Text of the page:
[Editor note: Union County Commissioner David Williams took time at the end of the July 19 meeting to address concerns from four speakers during the informal comments period. Each talked about the county's fiscal year budget.]
I just first want to acknowledge how important it is for anybody, and these folks especially, to come here today and engage on issues in the public arena. I think that's great.
But I'd also like to address some of the items they brought up because I think they're important in terms of the recent 1.7% property tax increase and where those funds went.
I'm one of the four that voted for it, and I don't have any regrets about that. I would still make the same decision today, and I consider myself a low tax conservative.
Let me just summarize where this went to.
The $3.6 million that was raised – all of it and then some – went primarily to our education partners – went to the Union County Public Schools about $5.5 million. Almost $400,000 to South Piedmont Community College.
So this is not a story of county government gone wild. This went to fund our education partners.
One of the speakers had mentioned that in terms of Union County Public Schools, they're top three in the state in terms of ranking but they are dead last – 116 out of a 116 county and municipal school systems – in terms of state per-pupil funding. When I found that, I nearly fell out of my chair, but our school board has done an admirable job doing a lot with less. I've become convinced that they needed the money.
Now when you look at opportunities for cutting funds and areas where you need to expend more funds. It's really pretty simple.
When you look at the county budget and you take out the enterprise fund, you take out water and sewer. What are the major items of expenditure? Well, number one, that just hit you in the head like a 2-by-4 is education. That's where most of our county dollars go. And that's where the need is.
Union County Public Schools spends $2,500 to $3,000 less than median school systems in the top 10 in the state. So they are doing a bang-up job in my view with managing the operation side of that budget.
What are other big items?
Public safety is the next big one. Well, to Sheriff (Eddie) Cathey's credit, back in 2020, Sheriff Cathey had some asks of the County Board of Commissioners and to his credit he waited on those. He deferred on those and then COVID happened. Fiscal year 2021 – what did Sheriff Cathey do to his credit? He deferred again. He said, 'You know what? I understand this is a difficult period. I'm going to wait yet again on these needs.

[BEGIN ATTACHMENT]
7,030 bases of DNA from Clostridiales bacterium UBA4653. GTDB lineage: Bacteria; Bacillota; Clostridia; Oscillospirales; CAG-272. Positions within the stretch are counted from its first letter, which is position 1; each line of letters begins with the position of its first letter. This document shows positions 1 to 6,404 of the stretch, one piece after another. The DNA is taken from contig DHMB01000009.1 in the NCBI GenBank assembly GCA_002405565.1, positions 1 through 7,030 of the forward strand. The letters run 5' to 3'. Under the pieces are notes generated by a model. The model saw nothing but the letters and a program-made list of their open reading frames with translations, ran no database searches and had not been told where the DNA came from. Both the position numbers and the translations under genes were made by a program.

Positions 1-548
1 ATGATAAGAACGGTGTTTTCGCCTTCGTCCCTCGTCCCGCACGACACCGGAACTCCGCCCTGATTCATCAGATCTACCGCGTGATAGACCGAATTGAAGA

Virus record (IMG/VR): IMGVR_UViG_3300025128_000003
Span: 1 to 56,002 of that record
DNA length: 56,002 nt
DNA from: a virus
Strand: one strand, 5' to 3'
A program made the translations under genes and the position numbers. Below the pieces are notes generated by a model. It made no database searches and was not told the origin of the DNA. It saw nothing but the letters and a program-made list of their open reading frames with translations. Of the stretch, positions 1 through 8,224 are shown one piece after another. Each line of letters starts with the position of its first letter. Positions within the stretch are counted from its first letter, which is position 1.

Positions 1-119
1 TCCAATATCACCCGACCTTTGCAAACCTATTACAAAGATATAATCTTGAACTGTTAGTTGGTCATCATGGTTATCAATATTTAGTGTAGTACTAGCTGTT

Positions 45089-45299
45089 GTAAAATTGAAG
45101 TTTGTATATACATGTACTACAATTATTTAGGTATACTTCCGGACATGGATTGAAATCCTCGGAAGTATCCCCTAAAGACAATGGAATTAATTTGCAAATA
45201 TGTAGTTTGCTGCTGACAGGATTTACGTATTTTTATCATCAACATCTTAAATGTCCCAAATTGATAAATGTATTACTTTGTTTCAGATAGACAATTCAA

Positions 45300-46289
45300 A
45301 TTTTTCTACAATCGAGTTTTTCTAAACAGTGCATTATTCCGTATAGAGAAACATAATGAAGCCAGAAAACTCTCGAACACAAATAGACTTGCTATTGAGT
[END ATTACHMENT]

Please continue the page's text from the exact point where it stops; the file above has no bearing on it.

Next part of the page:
So what did we do in staring at fiscal year 2022 when things are looking a little more clear and Sheriff Cathey has waited nearly two years to fund some of these needs?
We went ahead and funded these needs. Was that a mistake? I don't think so.
So you move on right now in the list. What's another next big budget item?
I think it's probably number three – benefits. You've got post employee benefits, which is a substantial expenditure and you've got benefits from medical and dental. We know what's happening there to health care costs and health care premiums. What's the decision there? Do we just say, 'You know what, county employees? You eat all of that premium increase.” Is that our answer? Is that the responsible, the good thing to do? I don't think so.
You know, we had a holiday in terms of post employee benefit funding last year. That holiday made some sense. We were looking at COVID and so we delayed some of the funding of those very necessary contributions so we can meet our obligations to employees, post-employees, retired employees.
Well, this year, we caught up with some of that funding. I think that was an appropriate decision.
So you look at the big areas that the county funds and there were needs there that we had to meet. I think ultimately perspective matters too,
I hate tax increases. I loathe them. You know, before I was in this job – this is my first job ever as an elected official – I was an activist fighting for lower taxes. I still believe in lower taxes.
We compare pretty well by the way. You look at Gaston County. You look at Cabarrus County. You look at Mecklenburg County, We compare favorably to all of those. A couple of those counties are pretty conservative.